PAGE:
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Strategic Partners’ business hours 

While you spend 10 nights munching popcorn at the festival, the international film industry is busy crunching numbers, making deals and contacts through AFF’s Strategic Partners program.

W>e know where you'll be this week. You, like everyone else in town, will become a cinephile, seeing documentaries, short films and features at the Atlantic Film Festival.

What you might not realize is while you're opening your mind in darkened screening rooms, the wheels behind the scenes are turning. For the 12th year, the Strategic Partners international co-production conference is going on. A business event---bringing together Canadian and international producers, broadcasters, agents and entrepreneurs to meet and network---it's one part speed-dating, where film biz people meet and see if they have something to offer each other, and one part mixer, with dinners, drinks and speakers gathered together to talk about the economic realities of partnerships across international borders.

Big names scheduled to

attend this year include Damon D'Oliveira, actor and producer of the Halifax-set Poor Boy's Game, who is working an adaptation of Lawrence Hill's novel The Book of Negroes. Also expected is

Polish producer Dariusz Jablonski of Apple Film Production who is working on a picture called Immigrant, based on the story of Robert Dziekanski, who died at the Vancouver Airport in 2007 after being Tasered. The keynote speakers at Strategic Partners are former NFB and Denys Arcand producer Roger Frappier and Simon Vaughan, producer of a new Ben Hur series.

The event, capped off at 200 delegates, creates an intimacy not found at a lot of bigger festivals. What's important for local and Canadian filmmakers is that they can meet people who can help their movies get made. SP director Jan Miller can mention a few success stories right off the top of her head, like Surveillance, the Jennifer Lynch thriller that screened at the AFF last year. It was a USA/Germany co-production that came through SP at one point. Another was the Canada/Germany co-pro Otto; or Up With Dead People, from Bruce LaBruce, and this year's Atlantic Gala, Love and Savagery, a Canadian co-pro with Ireland. "These projects have to go through a million different opportunities," says Miller. "Strategic Partners is recognized by the producers of all those that it was significant in helping them develop."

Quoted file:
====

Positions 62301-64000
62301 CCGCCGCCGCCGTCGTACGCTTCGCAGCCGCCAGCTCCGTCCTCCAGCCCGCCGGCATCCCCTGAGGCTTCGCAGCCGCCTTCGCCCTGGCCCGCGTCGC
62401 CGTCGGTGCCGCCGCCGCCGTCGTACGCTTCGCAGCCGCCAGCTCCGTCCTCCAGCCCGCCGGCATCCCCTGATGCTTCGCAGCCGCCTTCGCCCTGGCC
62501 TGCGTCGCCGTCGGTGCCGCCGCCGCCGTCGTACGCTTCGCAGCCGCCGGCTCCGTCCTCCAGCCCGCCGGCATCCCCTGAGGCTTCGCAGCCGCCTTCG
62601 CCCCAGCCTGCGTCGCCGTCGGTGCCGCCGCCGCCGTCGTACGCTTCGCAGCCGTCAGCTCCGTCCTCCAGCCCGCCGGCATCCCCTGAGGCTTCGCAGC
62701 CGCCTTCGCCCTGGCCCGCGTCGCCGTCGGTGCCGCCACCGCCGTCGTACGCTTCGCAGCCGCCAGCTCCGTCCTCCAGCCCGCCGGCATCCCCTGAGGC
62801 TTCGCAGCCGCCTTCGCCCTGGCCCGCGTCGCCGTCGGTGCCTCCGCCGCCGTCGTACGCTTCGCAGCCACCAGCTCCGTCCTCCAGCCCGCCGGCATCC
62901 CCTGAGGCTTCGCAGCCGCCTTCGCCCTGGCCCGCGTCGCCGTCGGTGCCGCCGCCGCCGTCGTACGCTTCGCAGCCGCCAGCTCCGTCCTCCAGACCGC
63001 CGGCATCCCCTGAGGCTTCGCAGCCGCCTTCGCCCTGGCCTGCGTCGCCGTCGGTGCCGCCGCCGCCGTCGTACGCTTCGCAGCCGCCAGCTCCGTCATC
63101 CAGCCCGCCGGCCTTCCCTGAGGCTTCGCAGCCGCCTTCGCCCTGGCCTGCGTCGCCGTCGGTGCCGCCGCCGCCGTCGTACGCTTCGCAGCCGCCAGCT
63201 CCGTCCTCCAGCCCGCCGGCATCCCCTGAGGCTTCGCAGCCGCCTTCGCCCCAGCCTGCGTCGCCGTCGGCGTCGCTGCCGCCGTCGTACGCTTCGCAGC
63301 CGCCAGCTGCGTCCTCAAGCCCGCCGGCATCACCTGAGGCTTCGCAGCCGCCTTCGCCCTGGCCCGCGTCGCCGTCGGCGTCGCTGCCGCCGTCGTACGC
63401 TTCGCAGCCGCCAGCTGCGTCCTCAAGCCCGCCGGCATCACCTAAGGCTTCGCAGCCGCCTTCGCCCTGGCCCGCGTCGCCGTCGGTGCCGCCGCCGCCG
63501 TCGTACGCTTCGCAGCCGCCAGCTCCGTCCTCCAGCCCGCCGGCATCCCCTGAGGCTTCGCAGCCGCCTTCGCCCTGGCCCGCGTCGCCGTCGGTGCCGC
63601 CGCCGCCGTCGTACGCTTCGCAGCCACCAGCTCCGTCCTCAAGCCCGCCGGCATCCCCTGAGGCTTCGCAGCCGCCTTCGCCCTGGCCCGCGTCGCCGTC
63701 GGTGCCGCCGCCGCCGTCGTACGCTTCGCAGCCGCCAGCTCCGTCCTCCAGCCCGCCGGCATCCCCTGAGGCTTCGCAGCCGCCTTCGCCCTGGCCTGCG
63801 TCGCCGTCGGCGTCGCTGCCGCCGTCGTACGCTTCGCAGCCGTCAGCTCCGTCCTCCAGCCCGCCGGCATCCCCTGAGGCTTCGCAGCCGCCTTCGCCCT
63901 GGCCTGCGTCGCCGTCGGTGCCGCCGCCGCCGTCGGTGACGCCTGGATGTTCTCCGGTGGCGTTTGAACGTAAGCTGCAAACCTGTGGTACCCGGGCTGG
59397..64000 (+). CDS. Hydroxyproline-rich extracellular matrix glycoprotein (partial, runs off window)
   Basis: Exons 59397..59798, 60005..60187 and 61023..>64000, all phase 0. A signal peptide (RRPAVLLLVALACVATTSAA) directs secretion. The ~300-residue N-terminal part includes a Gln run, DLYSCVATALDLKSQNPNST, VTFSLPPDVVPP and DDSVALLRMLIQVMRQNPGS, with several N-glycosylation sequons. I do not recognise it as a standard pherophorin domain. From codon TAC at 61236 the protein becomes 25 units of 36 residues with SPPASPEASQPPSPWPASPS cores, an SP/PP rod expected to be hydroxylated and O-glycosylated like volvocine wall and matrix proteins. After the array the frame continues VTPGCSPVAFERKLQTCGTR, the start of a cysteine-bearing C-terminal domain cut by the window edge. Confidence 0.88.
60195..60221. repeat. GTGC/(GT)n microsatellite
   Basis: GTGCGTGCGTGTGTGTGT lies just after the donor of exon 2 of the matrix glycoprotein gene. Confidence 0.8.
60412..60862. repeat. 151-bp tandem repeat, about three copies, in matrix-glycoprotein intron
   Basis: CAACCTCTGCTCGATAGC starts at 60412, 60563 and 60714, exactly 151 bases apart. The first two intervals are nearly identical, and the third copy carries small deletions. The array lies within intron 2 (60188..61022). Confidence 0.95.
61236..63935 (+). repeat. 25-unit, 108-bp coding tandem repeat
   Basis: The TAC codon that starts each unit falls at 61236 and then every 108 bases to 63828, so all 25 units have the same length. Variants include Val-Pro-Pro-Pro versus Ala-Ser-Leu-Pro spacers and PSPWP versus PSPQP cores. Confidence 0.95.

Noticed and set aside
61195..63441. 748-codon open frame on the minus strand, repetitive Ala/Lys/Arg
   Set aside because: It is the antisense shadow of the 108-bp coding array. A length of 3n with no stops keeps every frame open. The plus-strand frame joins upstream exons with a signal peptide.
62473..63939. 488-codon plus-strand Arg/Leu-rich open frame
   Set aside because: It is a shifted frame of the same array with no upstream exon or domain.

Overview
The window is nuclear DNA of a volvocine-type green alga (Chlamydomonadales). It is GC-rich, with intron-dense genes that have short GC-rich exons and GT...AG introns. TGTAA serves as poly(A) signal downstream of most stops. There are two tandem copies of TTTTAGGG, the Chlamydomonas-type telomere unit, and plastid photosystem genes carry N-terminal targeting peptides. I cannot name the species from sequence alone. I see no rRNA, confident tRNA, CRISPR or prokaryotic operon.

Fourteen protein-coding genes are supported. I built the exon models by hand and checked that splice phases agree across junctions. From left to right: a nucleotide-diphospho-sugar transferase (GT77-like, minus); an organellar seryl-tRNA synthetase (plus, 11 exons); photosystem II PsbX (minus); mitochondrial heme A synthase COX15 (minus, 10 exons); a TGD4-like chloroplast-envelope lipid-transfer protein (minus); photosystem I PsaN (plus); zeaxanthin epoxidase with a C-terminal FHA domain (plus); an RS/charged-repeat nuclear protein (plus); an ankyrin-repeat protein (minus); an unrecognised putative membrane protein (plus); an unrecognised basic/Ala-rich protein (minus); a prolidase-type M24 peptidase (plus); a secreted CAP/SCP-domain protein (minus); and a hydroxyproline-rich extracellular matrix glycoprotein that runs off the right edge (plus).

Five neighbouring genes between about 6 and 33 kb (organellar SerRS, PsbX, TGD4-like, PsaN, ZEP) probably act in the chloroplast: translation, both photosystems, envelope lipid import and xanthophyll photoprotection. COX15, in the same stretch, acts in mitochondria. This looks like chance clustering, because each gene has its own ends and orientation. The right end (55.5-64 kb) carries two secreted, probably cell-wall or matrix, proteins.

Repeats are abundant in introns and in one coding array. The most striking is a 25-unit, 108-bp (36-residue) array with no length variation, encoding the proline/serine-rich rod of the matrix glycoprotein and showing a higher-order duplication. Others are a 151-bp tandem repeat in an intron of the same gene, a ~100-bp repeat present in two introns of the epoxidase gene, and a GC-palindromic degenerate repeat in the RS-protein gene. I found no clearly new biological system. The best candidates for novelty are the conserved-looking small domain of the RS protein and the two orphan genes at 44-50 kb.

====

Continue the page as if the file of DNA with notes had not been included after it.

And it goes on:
Former Coast cover star Chaz Thorne made a big splash at 2007's AFF, with a feature he wrote and produced, Poor Boy's Game, and one he wrote and directed, Just Buried. He's a fan of Strategic Partners.

"I think that it's great that an industry event like that takes place in Halifax where you can meet all these international colleagues right here at home. That's pretty damn cool." The film Thorne is working on right now, called Whirligig---he hopes to shoot it in Nova Scotia over the winter---is partly a product of a meeting he had with an international distributor at SP. "When I was putting together the financing for this film, I gave him a call and now we're working together. That one meeting that you have may seem like an in-passing thing at the time but it could actually make the difference if you make a movie in the future."

Producer-director Camelia Frieberg attended SP in 2007 with two projects in the works: a feature script she wrote called Dizzy and the Ami McKay novel she'd optioned, The Birth House.

"Concretely, neither of those projects have yet come to pass, which is not an unusual thing in the film world," she says, laughing. "At the same time, amazing contacts were made out of that. Though they weren't fruitful directly for those projects they were in many other ways. And they may yet bear fruit for those ones. You can't look at these things short-term or you'd just put the noose around your neck."

Frieberg says it's not just the scheduled meetings that benefit filmmakers, it's the dinners and social events. "Those create the non-pressure opportunities to clink a glass, and that's when the real meet happens."

Love and Savagery
Friday, September 18, 7pm Oxford Theatre
$15
Tickets at Video Difference, AFF box office atlanticfilm.com, ticketpro.ca, 422-6965

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